Doha Day Four – The Big Issues

Originally published by New Matilda 

As negotiations in Doha continue three things become glaringly obvious – the process is slow, there remains a distinct lack of trust between developing and developed countries and it’s all about money.

Yesterday, Day Four of the negotiations, Australia again stood with several other developed countries in what is being perceived as a deliberate attempt to stall progress.

In the Ad Hoc Working Group on Long-term Cooperative Action (LCA) informal consultations, the tensions that were emerging on Day Two continued to bubble. Historically, the LCA has been one of the more tumultuous negotiating streams of the UNFCCC. Tumultuous would be an appropriate word to describe the discontent and confusion that characterised today’s negotiations as

Japan and the United States launched a strong challenge to the Chair’s attempt to guide the text.

The animosity generated appears to be multifaceted. Japan, the US and a number of other developed countries resent the Chair’s influence over the proceedings. They consider it a breach of process, and it runs contrary to their belief that negotiations under the LCA are complete and it is time to move onto an implementation stream under the Durban Platform (read why developing countries disagree here).

Further, it appears that there is substantial confusion over what text is being used in the negotiations. Different contact groups seem to be using different texts which is generating further frustration. The result of this confusion was that the 90 minute consultation was spent discussing procedural disagreements rather than working towards substantive progress. There is speculation over whether the inability for developing and developed countries to agree on when the LCA should end and the Durban Platform begin will derail the entire process.

The other key issue plaguing negotiations is the lack of certainty around finance. Whilst $100 billion has been committed to long term mitigation and adaption for developing countries; so far the Green Climate Fund remains empty and there is no clear indication of when the coffers will be filled.

At a Side Event yesterday hosted by Oxfam Australia, panelists discussed what they have dubbed the “climate fiscal cliff”. Green Climate Fund board members from the UK, Germany and the USA reassured developing countries that the financing would continue despite the termination of the Fast Start climate funding this year, but failed to specify how much and when money would be put on the table. Developing countries, including Australia, maintain that climate financing has been budgeted for it just cannot be delivered until the recipient countries are “climate funding ready” which includes having a fully operational Green Climate Fund.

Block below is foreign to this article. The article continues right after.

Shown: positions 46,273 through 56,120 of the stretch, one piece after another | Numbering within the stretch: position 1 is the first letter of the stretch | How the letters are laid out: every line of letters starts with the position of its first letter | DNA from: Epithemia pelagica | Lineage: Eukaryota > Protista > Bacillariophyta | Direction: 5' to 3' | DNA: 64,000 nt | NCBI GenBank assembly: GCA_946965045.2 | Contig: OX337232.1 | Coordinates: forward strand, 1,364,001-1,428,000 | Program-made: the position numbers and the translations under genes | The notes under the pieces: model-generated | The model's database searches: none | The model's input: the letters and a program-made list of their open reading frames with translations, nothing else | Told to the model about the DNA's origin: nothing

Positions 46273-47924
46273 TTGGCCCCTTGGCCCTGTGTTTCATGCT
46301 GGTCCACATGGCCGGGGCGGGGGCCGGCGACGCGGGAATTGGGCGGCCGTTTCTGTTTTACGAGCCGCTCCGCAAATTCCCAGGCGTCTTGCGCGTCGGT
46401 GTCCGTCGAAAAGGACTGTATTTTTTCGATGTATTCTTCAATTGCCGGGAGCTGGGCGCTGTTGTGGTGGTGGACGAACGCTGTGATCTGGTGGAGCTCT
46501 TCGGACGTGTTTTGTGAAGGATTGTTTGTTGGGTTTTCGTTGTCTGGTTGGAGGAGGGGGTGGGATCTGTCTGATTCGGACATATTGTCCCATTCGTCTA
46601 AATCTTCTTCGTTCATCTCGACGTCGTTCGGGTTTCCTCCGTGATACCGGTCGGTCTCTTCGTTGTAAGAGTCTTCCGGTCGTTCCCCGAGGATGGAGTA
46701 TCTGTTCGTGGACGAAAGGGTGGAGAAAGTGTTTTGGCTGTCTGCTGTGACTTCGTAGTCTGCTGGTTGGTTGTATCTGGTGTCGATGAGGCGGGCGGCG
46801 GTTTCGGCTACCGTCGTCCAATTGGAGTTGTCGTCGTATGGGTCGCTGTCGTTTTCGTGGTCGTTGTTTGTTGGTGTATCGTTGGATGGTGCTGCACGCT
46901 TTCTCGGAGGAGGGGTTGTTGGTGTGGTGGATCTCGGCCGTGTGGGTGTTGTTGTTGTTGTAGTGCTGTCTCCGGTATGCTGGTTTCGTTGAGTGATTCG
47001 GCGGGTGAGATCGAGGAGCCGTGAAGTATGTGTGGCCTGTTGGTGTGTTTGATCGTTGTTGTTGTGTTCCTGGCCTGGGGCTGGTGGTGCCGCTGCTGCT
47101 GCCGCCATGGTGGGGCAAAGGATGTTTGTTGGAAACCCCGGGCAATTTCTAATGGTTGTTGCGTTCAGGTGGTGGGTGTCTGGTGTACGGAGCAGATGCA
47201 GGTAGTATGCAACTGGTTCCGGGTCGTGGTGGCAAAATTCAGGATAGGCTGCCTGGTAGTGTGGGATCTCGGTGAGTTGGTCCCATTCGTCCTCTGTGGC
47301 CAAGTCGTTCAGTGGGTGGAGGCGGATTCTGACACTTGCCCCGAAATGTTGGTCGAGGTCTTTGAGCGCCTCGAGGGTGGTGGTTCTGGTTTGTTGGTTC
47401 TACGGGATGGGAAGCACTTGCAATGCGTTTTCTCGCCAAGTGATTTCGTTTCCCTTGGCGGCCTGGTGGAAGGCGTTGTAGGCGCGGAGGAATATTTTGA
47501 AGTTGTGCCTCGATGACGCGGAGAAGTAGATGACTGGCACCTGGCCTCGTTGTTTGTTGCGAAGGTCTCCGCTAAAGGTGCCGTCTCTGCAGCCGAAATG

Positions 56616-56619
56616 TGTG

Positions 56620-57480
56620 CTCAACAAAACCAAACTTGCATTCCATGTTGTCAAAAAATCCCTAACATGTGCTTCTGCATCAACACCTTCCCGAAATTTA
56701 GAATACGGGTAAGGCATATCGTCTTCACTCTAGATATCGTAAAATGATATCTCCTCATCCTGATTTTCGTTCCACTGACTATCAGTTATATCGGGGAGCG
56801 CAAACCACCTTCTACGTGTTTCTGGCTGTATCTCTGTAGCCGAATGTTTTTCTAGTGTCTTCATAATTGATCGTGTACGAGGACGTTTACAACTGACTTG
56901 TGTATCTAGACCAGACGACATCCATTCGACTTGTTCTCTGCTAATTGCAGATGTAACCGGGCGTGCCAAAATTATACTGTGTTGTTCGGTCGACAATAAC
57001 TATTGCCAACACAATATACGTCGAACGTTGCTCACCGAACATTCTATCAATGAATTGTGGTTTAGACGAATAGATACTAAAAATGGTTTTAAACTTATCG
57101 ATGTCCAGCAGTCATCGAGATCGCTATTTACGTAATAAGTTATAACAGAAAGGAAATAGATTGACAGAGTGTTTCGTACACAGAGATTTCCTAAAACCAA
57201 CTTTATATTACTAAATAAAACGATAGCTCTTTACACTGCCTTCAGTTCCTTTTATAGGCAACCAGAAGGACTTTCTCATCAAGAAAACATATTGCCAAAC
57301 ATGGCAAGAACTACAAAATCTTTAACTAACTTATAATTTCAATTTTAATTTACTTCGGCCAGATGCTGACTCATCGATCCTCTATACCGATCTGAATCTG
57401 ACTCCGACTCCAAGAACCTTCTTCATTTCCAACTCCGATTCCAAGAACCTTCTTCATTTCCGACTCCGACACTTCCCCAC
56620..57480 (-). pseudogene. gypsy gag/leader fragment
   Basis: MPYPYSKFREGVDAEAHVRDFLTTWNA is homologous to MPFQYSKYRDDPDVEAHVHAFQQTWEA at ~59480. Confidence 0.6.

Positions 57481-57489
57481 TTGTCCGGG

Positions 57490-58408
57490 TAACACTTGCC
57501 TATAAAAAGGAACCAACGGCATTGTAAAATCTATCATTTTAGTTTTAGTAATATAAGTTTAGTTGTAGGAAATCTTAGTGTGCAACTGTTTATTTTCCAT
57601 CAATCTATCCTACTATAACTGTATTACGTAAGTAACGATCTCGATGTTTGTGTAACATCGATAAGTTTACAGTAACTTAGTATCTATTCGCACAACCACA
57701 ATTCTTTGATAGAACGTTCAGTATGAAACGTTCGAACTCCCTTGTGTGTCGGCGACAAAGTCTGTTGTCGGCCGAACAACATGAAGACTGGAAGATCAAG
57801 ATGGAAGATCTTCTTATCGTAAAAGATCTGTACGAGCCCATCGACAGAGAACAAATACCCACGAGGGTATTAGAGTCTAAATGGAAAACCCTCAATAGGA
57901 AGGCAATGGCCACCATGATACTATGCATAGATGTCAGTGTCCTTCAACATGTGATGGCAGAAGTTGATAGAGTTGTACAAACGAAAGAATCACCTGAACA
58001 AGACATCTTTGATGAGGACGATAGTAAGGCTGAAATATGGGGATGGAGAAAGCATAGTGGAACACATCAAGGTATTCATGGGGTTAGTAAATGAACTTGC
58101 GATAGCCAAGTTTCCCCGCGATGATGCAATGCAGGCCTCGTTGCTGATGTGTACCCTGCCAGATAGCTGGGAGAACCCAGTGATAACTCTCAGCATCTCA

Additionally, substantial criticism was levied at developing countries for not contributing “new” and “additional” finance under the Fast Start scheme, as promised. According to Oxfam’s calculations only 30 – 33% of finance was actually new and additionally as opposed to already budgeted and/or allocated for other purposes. Additionally, only 40% of the money has been delivered as grants (as opposed to loans). This lack of transparency has further tarnished the already shaky trust of developing countries who are now seeking reassurance that they are not going to be left with empty bank balances in 2013.

There are also technical disagreements over where the money should come from and how it should be allocated. G77 and China maintain that climate finance should come from new public funds mobilized by developed countries in an attempt to ensure predictability and transparency. However, many developed countries such as the UK, for example, believe that private funding sources are critical to the process of also shifting the private sector towards a low carbon future which will be essential for the ultimate goal of keep global warming below 2 degrees.

The shared fear of developing countries is that climate finance flows will go down in 2013 when the Fast Start scheme ends, precisely when they need it to amp up due to the already intensifying impacts of climate change. There is a loud demand for the initial capitalization of the Green Climate Fund to take place here in Doha.

It is only Day Four, and there is still time for the Presidency of Qatar to step in and shift the tone of the negotiations, or for developed countries to make a gesture of good faith to facilitate moving forward. However, it is disappointing that already the LCA is bogged down in debates over technicalities because developed countries are reluctant to discuss equity. Before the Ministers arrive next week in Doha, it is critical that the current inertia is broken in order for progress to be made.

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